BLACK POWER MOVEMENT AT SCHOMBURG CENTER

Black Power! serves as another touchstone in the Schomburg’s “Black Power 50” focus, a yearlong examination into the 50th anniversary of the Black Power movement. Stokely Carmichael and fellow Student Nonviolent Coordinating Committee (SNCC) worker Willie Ricks introduced Black Power as a concept in June 1966.

Black Power! is located in the newly-renovated Main Exhibition Hall. On display through December 2017, Black Power!will invite visitors to delve deeper into the heterogeneous and ideologically diverse global movement that shaped black consciousness and built an immense legacy of community organizing and advocacy that continues to resonate in the United States of America and around the world today. Visitors will also confront misconceptions and truths about the Black Power movement.

img_3162  img_3161

 

 

 

 

 

 

 

Black Power grew out of the political, economic, and racial reality of post-war America, when the possibilities of American democracy seemed unlimited. Black Power activists challenged American hegemony at home and abroad, demanded full citizenship, and vociferously criticized political reforms that at times substituted tokenism and style over substance. Some activists did this through a sometimes bellicose advocacy of racial separatism contoured by threats of civil unrest. Others sought equal access to predominantly white institutions, especially public schools, colleges, and universities, while many decided to build independent, black-led institutions designed to serve as new beacons for African-American intellectual achievement, political power, and cultural pride. Organized protests for Black Studies, efforts to incorporate the Black Arts Movement into independent and existing institutions, and the thrust to take control of major American cities through electoral strength exemplified these impulses.

The movement’s multifaceted organizations, from SNCC to the National Welfare Rights Organization, triggered revolutions in knowledge, politics, consciousness, art, public policy, and foreign affairs along lines of race, class, gender, and sexuality. It forced a re-examination of race, war, human rights, and democracy and inspired millions of global citizens to reimagine a world free of poverty, racism, sexism, and economic exploitation.

Highlights from the Black Power! exhibition include:

  • Black Panther Coalition Flyer
    A flyer capturing the efforts of the Black Panther Party, the Puerto Rican Young Lords, the white Young Patriots, the Chinese-American I Wor Kuen, and the Inmates Liberation Front united to demand the release of the Panther 21, who were arrested in April 1969 on suspicion of planning to bomb several sites in New York City.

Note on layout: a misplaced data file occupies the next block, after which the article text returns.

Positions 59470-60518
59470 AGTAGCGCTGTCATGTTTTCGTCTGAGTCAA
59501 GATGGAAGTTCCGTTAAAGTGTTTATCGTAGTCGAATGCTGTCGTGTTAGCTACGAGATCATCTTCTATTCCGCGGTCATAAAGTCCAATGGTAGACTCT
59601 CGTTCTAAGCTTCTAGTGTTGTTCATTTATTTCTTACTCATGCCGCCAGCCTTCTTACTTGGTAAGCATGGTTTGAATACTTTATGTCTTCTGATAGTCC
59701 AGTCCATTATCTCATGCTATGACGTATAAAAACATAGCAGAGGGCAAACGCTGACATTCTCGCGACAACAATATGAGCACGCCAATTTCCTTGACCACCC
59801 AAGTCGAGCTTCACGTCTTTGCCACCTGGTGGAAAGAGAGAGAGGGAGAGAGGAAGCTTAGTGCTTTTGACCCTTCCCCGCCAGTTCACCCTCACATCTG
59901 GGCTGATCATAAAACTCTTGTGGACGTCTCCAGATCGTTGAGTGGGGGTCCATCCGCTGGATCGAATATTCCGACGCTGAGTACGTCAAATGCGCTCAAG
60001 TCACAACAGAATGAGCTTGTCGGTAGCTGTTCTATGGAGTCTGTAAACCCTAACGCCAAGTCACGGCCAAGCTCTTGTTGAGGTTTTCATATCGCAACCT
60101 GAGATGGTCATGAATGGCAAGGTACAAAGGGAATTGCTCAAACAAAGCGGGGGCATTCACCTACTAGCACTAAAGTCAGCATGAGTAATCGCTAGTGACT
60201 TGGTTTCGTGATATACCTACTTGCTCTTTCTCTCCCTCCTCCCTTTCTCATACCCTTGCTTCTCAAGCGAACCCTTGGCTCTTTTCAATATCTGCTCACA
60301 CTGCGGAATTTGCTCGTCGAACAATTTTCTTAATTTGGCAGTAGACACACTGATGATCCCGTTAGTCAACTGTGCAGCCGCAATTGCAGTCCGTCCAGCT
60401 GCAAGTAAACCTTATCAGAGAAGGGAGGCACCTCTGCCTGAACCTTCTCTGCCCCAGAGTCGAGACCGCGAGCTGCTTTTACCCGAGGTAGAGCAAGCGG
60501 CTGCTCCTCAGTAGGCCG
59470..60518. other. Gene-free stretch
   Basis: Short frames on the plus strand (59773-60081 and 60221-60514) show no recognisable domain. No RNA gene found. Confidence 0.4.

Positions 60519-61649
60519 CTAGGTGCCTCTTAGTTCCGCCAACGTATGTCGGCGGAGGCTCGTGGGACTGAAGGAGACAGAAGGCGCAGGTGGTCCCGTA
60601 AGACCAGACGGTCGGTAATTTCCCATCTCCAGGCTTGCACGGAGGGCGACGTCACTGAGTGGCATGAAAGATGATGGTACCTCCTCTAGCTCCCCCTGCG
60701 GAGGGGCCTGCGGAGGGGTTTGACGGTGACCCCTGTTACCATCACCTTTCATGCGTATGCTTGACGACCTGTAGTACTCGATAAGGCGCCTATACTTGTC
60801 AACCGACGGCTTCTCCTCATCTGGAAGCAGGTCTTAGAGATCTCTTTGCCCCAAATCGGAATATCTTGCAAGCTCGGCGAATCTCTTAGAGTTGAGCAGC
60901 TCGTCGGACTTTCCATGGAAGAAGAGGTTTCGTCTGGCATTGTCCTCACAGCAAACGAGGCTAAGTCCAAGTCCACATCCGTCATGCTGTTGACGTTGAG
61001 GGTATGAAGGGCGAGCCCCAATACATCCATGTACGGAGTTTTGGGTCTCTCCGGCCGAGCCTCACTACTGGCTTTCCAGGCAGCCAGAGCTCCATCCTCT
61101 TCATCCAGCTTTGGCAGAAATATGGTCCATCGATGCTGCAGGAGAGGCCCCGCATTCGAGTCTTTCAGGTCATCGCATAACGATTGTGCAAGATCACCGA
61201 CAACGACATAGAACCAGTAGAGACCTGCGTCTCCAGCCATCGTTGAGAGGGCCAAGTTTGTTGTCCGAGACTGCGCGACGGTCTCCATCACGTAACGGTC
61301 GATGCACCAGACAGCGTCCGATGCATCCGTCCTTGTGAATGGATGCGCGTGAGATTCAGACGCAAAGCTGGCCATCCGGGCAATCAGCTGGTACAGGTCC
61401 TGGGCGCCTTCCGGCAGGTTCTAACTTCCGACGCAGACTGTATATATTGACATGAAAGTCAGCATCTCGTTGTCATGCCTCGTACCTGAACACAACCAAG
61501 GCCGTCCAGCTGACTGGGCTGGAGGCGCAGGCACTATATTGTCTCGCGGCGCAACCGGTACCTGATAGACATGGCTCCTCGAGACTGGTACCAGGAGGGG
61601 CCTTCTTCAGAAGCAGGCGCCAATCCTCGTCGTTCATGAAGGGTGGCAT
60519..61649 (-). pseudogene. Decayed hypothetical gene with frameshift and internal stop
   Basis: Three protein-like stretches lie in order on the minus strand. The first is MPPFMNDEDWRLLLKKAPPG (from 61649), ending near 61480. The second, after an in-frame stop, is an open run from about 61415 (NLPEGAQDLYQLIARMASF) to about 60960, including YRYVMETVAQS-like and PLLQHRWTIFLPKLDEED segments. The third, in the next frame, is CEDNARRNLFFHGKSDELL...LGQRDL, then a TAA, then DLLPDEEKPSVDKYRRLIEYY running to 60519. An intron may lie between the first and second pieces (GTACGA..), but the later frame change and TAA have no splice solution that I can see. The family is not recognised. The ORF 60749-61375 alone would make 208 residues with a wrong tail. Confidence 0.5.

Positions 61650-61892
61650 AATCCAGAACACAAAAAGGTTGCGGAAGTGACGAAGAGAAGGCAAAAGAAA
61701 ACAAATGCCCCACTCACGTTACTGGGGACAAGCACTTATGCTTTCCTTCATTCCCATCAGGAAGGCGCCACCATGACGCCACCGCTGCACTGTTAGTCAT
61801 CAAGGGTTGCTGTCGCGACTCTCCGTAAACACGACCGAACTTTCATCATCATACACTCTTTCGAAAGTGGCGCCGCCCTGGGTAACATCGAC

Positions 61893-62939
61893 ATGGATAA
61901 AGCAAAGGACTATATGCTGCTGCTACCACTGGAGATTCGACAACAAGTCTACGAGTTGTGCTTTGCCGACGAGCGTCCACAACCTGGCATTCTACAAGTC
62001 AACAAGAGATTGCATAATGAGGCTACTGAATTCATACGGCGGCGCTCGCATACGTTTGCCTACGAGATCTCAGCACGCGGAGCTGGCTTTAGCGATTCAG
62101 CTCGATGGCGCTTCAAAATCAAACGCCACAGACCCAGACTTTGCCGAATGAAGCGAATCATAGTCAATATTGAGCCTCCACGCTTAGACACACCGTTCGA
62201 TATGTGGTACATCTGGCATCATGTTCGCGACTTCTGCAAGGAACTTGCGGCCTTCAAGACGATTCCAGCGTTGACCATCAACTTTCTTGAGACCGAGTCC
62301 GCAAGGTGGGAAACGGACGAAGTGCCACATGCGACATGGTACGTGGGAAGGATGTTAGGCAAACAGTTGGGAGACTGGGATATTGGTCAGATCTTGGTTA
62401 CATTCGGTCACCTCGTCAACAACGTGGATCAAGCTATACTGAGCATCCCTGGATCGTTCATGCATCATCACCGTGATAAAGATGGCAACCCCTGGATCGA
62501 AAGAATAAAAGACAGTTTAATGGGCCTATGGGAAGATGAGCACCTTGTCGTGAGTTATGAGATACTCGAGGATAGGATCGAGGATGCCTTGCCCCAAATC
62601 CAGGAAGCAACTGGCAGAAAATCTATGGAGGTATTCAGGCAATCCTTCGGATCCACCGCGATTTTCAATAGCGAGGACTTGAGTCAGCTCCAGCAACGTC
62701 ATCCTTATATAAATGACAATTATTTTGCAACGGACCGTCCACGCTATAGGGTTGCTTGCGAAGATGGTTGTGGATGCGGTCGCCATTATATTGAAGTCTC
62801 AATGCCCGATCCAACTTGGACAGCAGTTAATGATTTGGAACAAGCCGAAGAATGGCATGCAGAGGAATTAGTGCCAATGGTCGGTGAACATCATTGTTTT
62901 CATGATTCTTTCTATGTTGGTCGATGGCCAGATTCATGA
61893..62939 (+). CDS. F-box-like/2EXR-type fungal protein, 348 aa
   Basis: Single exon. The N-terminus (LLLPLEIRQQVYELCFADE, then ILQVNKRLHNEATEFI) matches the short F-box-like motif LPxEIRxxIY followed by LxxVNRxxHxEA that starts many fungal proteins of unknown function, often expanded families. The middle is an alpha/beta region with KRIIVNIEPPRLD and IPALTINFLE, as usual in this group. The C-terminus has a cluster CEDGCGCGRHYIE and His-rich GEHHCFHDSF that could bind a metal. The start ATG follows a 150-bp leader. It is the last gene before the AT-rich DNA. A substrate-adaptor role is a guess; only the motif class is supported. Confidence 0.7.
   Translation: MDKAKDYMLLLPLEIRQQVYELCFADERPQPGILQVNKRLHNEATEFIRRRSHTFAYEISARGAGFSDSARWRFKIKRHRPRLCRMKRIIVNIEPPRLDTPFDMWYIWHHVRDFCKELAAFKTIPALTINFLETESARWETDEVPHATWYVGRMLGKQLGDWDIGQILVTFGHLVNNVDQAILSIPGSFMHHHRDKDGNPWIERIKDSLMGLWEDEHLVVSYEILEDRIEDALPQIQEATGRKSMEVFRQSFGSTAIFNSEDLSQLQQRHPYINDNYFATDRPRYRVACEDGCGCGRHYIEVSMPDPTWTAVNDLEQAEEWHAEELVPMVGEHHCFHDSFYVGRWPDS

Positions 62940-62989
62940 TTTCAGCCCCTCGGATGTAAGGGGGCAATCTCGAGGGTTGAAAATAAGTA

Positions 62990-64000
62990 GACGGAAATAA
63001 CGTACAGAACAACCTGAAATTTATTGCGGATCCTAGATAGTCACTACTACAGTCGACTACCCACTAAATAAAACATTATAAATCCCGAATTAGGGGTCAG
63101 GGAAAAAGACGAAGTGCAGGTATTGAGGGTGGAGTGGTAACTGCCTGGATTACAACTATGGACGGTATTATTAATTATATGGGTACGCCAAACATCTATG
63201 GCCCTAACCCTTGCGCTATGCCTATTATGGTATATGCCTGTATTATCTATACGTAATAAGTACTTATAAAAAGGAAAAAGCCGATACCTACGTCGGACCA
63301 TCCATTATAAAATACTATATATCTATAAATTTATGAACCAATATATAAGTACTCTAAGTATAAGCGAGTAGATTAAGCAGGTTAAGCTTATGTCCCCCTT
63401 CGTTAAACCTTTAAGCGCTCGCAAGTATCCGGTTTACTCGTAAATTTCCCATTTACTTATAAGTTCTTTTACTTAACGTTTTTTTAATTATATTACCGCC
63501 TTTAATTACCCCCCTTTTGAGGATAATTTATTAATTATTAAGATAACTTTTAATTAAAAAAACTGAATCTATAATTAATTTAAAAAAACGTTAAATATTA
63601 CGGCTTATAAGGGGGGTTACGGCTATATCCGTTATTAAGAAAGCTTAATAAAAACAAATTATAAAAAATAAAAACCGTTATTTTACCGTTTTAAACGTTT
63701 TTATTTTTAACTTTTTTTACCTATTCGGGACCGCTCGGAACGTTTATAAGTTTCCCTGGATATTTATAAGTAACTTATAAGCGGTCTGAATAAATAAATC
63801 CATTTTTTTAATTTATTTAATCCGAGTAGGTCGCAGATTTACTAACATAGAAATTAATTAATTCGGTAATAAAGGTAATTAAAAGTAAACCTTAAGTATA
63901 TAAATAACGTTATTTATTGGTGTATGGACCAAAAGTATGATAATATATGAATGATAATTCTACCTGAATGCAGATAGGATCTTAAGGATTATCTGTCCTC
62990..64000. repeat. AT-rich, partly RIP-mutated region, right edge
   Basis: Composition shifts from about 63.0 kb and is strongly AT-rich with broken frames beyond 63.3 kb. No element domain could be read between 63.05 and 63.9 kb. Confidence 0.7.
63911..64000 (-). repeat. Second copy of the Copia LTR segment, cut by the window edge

• First Issue of The Black Panther
    Bobby Seale and Elbert “Big Man” Howard published the first mimeographed issue of The Black Panther on April 25, 1967. Howard, an original member of the Black Panther Party, served as the publication’s first editor. ·
  • Letter from Arab Women to Angela Davis
    A letter of support to Angela Davis from The Arab Women’s League of Jordan, capturing how the fate of political prisoners in the United States received worldwide attention.
  • Photo of Black Panthers in Israel
    A photo of Black Panther Party Members in Israel who were part of the Mizrahi community: Jews from North Africa and the Middle East who denounced and fought against the economic and cultural domination of European Jews. Their leader wears a T-shirt reading Black Panthers in Hebrew.

See more images here Black Power!

the-schomburg-center-for-research-in-black-culture1417458388schomburg-center

 

 

 

 

 

 

About the Schomburg Center for Research in Black Culture
The Schomburg Center for Research in Black Culture, a research unit of The New York Public Library, is generally recognized as one of the leading institutions of its kind in the world. For over 90 years the Center has collected, preserved, and provided access to materials documenting black life, and promoted the study and interpretation of the history and culture of peoples of African descent. Educational and Cultural Programs at the Schomburg Center complement its research services and interpret its collections. Seminars, forums, workshops, staged readings, film screenings, performing arts programs, and special events are presented year-round. More information about Schomburg’s collections and programs can be found at www.schomburgcenter.org.

About the New York Public Library
The New York Public Library is a free provider of education and information for the people of New York and beyond. With 92 locations—including research and branch libraries—throughout the Bronx, Manhattan, and Staten Island, the Library offers free materials, computer access, classes, exhibitions, programming and more to everyone from toddlers to scholars, and has seen record numbers of attendance and circulation in recent years. The New York Public Library serves more than 18 million patrons who come through its doors annually and millions more around the globe who use its resources at www.nypl.org. To offer this wide array of free programming, The New York Public Library relies on both public and private funding. Learn more about how to support the Library at nypl.org/support.

Advertisements

Leave a Reply

Fill in your details below or click an icon to log in:

WordPress.com Logo

You are commenting using your WordPress.com account. Log Out / Change )

Twitter picture

You are commenting using your Twitter account. Log Out / Change )

Facebook photo

You are commenting using your Facebook account. Log Out / Change )

Google+ photo

You are commenting using your Google+ account. Log Out / Change )

Connecting to %s